Lutein is likely safe when used at doses of up to 20 milligrams daily for up to nine weeks, or 15 milligrams three times weekly for up to two years. Purified crystalline lutein is generally recognized as safe (GRAS) based on animal toxicity studies.
Although there is no proven effective dose for lutein, lutein is commercially available in various doses. For instance, the manufacturer Twinlab (Ronkonkoma, NY) makes a 6 milligram or 20 milligram lutein preparation. Lutein 12-15 milligrams been taken by mouth for up to two years as an antioxidant and to treat cataracts. Lutein 10-40 milligrams daily has been used for six to 12 months in the treatment of eye disorders.
There is no proven safe or effective dose for lutein in children.
Avoid in individuals with a known allergy or hypersensitivity to lutein.
In general, lutein seems fairly safe. Purified crystalline lutein is generally recognized as safe (GRAS) based on animal toxicity studies.
Nevertheless, use cautiously in people at risk for cardiovascular disease due to the possibility of increasing cardiovascular disease risk in those with higher plasma lutein levels. Also, use cautiously in patients at risk for cancer due to the possibility of an increased cancer risk in those with higher plasma lutein levels.
Avoid in patients hypersensitive to lutein or zeaxanthin.
Due to the lack of available human studies, supplementation with lutein is not recommended in pregnant or breastfeeding women.
In humans, moderate consumption of various types of alcoholic beverages (red wine, beer, and spirits) may decrease plasma lutein/zeaxanthin.
Although not well studied in humans, lutein may alter blood sugar levels. Caution is advised in patients taking drugs for diabetes by mouth or insulin. Blood sugar levels should be monitored closely by a qualified healthcare professional, including a pharmacist. Medication adjustments may be necessary.
Although not well studied in humans, lutein may interfere with the way the body processes certain drugs using the liver's "cytochrome P450" enzyme system. As a result, the levels of these drugs and their intended effects may be altered. Patients taking any medications should check the package insert and speak with a qualified healthcare professional, including a pharmacist, about possible interactions.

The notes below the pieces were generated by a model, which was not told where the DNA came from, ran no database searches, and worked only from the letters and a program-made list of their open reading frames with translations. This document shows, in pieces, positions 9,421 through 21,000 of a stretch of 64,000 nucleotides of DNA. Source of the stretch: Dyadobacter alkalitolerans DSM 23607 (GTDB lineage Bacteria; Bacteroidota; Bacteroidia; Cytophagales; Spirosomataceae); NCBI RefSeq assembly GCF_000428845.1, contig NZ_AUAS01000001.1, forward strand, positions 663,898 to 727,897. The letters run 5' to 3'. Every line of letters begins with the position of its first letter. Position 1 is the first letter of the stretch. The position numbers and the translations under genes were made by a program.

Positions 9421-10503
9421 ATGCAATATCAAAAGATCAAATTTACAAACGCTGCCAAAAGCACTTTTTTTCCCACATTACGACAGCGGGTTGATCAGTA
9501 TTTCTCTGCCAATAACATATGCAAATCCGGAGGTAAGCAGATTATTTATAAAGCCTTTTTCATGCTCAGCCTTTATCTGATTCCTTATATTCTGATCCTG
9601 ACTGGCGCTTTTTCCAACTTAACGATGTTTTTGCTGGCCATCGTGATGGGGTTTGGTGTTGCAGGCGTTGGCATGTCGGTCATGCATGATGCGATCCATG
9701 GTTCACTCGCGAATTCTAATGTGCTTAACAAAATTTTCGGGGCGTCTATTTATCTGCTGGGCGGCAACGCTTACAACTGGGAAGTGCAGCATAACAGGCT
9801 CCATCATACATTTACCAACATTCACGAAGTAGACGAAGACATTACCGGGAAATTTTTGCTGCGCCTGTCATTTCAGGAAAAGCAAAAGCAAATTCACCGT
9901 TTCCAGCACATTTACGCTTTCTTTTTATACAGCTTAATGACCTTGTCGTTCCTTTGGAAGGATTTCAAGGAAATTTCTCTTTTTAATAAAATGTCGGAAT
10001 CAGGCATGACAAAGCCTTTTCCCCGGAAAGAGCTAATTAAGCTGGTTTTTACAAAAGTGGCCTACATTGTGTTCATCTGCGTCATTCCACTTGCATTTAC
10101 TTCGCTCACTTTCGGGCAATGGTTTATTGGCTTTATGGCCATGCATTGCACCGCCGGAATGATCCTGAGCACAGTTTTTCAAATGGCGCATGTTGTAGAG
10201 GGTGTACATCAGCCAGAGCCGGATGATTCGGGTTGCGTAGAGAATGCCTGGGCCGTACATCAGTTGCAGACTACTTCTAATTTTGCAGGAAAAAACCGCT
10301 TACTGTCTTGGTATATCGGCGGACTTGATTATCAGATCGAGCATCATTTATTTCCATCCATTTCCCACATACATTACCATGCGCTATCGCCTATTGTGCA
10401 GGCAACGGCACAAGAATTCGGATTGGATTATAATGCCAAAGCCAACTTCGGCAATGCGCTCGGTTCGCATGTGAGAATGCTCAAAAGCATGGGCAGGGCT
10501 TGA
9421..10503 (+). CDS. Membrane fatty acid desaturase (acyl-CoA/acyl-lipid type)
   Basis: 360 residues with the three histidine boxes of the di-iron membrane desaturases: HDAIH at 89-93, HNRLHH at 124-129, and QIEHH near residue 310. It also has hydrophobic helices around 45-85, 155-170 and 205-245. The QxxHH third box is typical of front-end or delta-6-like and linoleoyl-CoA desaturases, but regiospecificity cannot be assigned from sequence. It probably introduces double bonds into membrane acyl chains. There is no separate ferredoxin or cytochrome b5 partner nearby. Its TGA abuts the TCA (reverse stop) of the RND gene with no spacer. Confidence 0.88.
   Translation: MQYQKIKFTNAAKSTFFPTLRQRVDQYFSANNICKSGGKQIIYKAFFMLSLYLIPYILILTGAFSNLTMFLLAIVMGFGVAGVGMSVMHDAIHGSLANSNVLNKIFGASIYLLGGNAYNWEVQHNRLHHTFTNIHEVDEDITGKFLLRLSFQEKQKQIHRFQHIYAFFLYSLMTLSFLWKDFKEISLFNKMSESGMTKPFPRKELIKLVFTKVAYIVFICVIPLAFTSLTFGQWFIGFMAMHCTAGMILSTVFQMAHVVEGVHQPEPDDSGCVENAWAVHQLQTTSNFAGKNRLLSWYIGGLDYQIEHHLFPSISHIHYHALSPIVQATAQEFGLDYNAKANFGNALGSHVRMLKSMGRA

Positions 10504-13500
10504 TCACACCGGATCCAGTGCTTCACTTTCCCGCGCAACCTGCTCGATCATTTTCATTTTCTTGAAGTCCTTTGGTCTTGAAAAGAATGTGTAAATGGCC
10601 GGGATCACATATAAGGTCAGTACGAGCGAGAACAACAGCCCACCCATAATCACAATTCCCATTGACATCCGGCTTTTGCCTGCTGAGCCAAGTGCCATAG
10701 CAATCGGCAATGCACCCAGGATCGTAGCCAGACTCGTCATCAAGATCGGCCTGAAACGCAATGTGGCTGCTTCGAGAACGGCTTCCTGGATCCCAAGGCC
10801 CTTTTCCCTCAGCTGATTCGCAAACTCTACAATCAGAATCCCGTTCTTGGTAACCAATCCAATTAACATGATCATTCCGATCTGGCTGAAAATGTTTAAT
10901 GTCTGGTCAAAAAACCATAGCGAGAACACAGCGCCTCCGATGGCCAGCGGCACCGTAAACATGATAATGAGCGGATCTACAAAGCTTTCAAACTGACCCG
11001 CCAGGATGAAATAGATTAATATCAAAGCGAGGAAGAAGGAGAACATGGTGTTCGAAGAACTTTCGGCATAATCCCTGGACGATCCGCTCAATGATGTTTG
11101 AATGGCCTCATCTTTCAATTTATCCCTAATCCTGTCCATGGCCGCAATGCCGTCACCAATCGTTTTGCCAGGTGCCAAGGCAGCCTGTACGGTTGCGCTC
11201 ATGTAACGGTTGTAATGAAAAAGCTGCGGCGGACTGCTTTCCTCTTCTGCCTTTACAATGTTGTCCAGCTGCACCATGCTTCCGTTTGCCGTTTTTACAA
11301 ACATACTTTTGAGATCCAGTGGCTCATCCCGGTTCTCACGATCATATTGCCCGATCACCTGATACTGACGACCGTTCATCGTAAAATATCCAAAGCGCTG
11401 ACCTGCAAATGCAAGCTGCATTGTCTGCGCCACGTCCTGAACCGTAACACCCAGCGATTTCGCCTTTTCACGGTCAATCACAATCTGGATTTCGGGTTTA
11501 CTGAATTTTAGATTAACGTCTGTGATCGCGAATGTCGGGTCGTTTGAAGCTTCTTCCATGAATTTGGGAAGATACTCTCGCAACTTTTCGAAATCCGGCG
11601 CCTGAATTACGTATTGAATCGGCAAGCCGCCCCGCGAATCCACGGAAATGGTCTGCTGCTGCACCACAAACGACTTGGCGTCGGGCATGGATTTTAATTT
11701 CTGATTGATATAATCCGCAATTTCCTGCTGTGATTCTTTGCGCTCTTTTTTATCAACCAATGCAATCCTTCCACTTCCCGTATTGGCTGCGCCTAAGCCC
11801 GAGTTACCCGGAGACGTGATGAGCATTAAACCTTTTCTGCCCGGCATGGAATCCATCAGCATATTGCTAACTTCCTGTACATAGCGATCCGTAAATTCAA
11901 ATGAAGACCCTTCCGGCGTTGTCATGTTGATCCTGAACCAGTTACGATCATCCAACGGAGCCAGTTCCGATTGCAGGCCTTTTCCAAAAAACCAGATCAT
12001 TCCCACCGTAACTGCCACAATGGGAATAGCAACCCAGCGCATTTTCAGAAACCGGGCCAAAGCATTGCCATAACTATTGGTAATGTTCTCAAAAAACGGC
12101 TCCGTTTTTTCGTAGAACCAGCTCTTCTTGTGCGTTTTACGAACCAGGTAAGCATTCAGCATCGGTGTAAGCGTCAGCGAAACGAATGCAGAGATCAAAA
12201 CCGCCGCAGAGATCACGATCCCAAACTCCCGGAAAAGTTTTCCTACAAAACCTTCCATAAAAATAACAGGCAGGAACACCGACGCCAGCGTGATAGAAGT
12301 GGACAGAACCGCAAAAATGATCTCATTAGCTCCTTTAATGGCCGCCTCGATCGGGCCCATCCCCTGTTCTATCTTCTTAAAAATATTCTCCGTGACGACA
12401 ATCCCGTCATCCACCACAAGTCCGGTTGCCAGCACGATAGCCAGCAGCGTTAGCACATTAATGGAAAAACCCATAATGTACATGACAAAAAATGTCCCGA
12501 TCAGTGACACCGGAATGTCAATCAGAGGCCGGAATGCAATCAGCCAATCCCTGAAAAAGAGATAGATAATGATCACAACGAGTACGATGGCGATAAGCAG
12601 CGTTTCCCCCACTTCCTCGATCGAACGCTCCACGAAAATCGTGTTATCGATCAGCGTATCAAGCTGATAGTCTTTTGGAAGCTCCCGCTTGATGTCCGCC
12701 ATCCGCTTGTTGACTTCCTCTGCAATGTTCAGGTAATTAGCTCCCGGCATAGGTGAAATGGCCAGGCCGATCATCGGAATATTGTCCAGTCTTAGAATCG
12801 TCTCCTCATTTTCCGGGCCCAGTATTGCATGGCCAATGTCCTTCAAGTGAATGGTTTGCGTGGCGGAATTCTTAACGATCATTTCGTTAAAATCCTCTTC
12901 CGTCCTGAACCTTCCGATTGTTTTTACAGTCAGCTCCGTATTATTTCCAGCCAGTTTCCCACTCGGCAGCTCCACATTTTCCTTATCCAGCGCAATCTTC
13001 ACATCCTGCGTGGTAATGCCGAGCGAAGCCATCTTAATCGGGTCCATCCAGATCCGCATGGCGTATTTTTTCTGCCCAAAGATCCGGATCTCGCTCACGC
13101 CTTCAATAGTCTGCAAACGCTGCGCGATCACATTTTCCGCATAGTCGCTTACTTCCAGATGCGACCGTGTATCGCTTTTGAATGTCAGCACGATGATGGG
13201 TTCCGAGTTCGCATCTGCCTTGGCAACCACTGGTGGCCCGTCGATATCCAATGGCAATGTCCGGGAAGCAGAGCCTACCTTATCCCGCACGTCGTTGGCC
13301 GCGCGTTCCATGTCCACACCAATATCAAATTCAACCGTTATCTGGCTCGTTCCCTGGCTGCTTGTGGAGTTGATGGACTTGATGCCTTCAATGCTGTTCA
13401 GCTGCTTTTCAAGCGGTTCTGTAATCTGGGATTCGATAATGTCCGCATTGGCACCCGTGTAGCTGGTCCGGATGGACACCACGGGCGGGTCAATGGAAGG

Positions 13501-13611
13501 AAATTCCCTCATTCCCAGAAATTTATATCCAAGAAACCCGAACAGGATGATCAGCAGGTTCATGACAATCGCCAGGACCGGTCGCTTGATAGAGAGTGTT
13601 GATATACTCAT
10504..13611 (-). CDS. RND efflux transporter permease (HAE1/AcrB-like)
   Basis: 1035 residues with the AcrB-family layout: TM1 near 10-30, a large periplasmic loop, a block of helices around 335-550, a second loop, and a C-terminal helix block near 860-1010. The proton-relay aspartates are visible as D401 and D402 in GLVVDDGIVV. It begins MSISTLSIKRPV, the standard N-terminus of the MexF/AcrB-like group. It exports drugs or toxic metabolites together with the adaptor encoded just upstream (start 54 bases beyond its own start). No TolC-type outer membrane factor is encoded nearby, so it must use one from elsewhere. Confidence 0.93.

Cholesterol-altering medications, antioxidants, anti-cancer agents, cholestyramine, colestipol, mineral oil, nicotine, orlistat, and retinol all may alter lutein levels in the body. However, the effects of supplementation with lutein and these agents are unknown.
Alpha-tocopherol (vitamin E), antioxidants, anti-cancer agents, beta-carotene, cholesterol-altering herbs, carotenoids, mineral oil, retinol, and zeaxanthin all may alter lutein levels in the body. However, the effects of supplementation with lutein combined with these agents are unknown.
Lutein may interfere with the way the body processes certain herbs or supplements using the liver's "cytochrome P450" enzyme system. As a result, the levels of other herbs or supplements may become too high in the blood.
Dietary fiber may decrease the theoretical antioxidative effects of lutein supplements. Furthermore, the proposed antioxidant activity of lutein has the potential to inhibit fatty acid oxidation and increase levels of polyunsaturated fatty acids from supplements. Caution is advised due to possible additive effects.
Although not well studied in humans, lutein may alter blood glucose levels. Caution is advised when using herbs or supplements that may also alter blood sugar. Blood glucose levels may require monitoring, and doses may need adjustment.